• What do you want me to know and remember?
• What do you want me to hear and hold onto?
• What do you want me to feel and be confident of?
• Speak Lord, your servant is listening.”

If you have never read the scriptures through the lectionary, you can learn more about this on Ken Collins’ web site, and you can see the current readings here on his site).

One morning in May of this year, these were the lines that caught my attention, and my journalled responses:

  • Ps 40:2, “He lifted me out of the slimy pit, out of the mud and mire; he set my feet on a rock and gave me a firm place to stand.” God lifts me up out of the messy, muddy, trapped places I find myself, and gives me the gift of a solid, secure, firm place to stand and live. I’m so grateful for this grace.
  • Ps 40:13, “Be pleased to save me, Lord; come quickly, Lord, to help me.” This prayer implies that the Lord is one who is pleased to save me and help me without undue or unkind delay. He isn’t biding His time, but is attentive and present. Any delay on God’s part is strategic and not arbitrary.
  • Ps 54: 4, “Surely God is my help; the Lord is the one who sustains me.” I can have confidence that God really is my help, and the One who sustains me. I am sustained by God himself.
  • Ex 34:21, “Six days you shall labor, but on the seventh day you shall rest; even during the plowing season and harvest you must rest.” There are seasons when we will be sorely tempted to work when we should, and when God invites us, to rest. Our culture amplifies, endorses and even embodies this temptation.
  • Ex 34:29, “When Moses came down from Mount Sinai with the two tablets of the covenant law in his hands, he was not aware that his face was radiant because he had spoken with the Lord.” There is a radiance in our countenance when we are in conversational relationship with God. This is the holy mysticism that some resist for fear of being misled or misguided by some other presence. Counterfeits copy something of value. We don’t toss the valuable because it has been counterfeited. We use discernment to be sure that we are only embracing the genuine article.
  • 1 Th 3:9, “How can we thank God enough for you in return for all the joy we have in the presence of our God because of you?” There is a gratitude and joy we can have in God’s presence as we think of those we serve in the gospel. This is the nature of “abiding for others” in prayer.
  • Mt 5:37, “All you need to say is simply ‘Yes’ or ‘No’; anything beyond this comes from the evil one.” I don’t have to reinforce the truth I speak with vows and promises and oaths. I can be a person who says “Yes” and lives “Yes,” or says “No” and lives “No.”

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Book Endorsement: Beloved Dust


21548911I’m glad to write a little endorsement here of Jamin Goggin and Kyle Strobel’s new book Beloved Dust. The publisher was kind enough to send along a copy a couple of weeks ago (though that does not influence my opinion of the work).

I wanted to wait to write this until I’d had a chance to read a few chapters. This has been a great pleasure. What I have most appreciated in what they write is the inviting sense they offer of bringing the “real me” to the “real God,” in a sense, dustiness and all (and idea they talk about in the book).

We don’t pray prayers that we think God wishes to hear, or that show us in our “best light.” We come and pray honestly. We show God the places where we know we need grace. We do not hide our dustiness behind sanitized and sanctimonious prayers. We pray our hearts and our minds and our guts just as we find them when we come.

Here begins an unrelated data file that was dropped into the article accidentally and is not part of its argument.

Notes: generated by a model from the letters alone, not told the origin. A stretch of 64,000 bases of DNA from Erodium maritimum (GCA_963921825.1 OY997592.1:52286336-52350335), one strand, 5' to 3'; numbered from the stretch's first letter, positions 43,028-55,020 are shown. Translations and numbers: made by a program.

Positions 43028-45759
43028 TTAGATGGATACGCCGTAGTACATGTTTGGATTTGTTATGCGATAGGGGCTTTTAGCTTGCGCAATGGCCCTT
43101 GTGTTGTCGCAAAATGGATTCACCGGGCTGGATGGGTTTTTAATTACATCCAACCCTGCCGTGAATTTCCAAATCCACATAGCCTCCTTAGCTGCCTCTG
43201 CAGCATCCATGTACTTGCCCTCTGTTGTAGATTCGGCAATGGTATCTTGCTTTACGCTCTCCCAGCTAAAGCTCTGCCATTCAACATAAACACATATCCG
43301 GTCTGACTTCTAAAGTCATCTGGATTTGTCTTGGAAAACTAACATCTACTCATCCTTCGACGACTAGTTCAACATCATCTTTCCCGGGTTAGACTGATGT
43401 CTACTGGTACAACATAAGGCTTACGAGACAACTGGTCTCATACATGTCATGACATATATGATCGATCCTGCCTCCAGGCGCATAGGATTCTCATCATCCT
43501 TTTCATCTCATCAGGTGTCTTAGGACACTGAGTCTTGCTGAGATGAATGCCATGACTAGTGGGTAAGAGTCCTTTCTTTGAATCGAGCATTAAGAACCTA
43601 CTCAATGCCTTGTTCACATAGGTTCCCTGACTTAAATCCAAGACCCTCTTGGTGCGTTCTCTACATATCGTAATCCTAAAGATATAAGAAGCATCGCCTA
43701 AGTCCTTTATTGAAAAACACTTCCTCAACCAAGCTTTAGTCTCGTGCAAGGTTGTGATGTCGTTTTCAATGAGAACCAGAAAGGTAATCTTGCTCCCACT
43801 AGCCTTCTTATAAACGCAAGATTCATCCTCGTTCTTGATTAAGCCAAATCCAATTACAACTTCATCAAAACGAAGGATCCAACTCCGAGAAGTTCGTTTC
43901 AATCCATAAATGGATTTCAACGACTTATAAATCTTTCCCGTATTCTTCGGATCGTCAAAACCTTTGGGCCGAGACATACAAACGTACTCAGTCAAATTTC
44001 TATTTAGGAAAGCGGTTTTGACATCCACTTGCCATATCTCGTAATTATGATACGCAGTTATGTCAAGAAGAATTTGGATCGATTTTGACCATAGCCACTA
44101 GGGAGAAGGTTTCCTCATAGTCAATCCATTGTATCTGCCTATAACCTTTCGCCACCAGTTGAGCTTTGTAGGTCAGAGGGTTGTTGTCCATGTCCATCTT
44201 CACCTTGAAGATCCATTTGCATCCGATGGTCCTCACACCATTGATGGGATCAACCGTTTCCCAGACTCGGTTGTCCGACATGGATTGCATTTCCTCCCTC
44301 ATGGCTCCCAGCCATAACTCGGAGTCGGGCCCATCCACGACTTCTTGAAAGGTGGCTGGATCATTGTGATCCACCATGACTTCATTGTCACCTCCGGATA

I hope you’ll get yourself a copy and enjoy it as much as I am. It’s well worth your investment of time.

Buy your copy of Beloved Dust on Amazon.com

Grateful Listening to Scripture


IMG_0834The other morning, as I was enjoying my morning reading of the lectionary passages for the day, I found myself very grateful. I journalled this little prayer of thanks:

“Thank you, Jesus, for enabling me to read these texts with an ear to hear your voice, rather than with a sense of needing to fulfill my “spiritual formation” duty. I sometimes fall asleep to this simple reality. Thank you for awakening me to remember that spiritual practices are simply a way of offering you the gift of my attention…of my abiding in you. Thank you for reminding me that my deepest and truest hungers and thirsts are satisfied in you. Too often I begin in a place of hunger and thirst for your living presence and present voice, but then devolve into a sense of duty, obligation and lifeless focus on my faithfulness or my unfaithfulness, neither of which brings life. Only your faithfulness does this. It sounds simple to write this prayer, but I can so easily become focused on my side of our relationship in such a way that I forget your initiative and interest that always precedes mine. Thank you, and Amen.”

I’ve realized along the way that sometimes I come to the scriptures as a listener, but sometimes I come to the scriptures seeking answers to the questions I have crafted, solutions to the problem I have identified, blessings the ideas I’ve hatched. It’s too easy to fool myself that I’m seeking God’s kingdom first when I’m really seeking God’s kickstart of mine.

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Confidence in the Presence


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I love finding meaningful insights in little lines of scripture where you don’t expect it. For example, I recently read this line in my morning scripture reading:

Colossians 4:17 NIV, “Tell Archippus: ‘See to it that you complete the ministry you have received in the Lord.’”

It made me think that I could paraphrase it for myself…

Read the rest of my post at spiritualleadership.com/blog/